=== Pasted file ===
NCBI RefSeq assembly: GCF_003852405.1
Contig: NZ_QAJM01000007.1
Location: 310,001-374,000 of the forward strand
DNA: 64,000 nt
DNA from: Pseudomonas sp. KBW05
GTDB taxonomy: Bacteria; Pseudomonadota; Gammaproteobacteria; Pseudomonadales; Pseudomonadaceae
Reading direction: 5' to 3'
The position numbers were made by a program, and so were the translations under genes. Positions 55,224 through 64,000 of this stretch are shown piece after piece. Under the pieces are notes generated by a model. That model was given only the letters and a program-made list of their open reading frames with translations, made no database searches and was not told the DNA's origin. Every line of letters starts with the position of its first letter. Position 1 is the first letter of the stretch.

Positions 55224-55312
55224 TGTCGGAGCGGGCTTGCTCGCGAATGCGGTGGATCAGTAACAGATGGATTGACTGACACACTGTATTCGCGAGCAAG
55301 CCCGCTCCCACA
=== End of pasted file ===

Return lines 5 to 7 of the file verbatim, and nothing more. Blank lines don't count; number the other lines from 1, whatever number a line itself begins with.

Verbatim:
DNA from: Pseudomonas sp. KBW05
GTDB taxonomy: Bacteria; Pseudomonadota; Gammaproteobacteria; Pseudomonadales; Pseudomonadaceae
Reading direction: 5' to 3'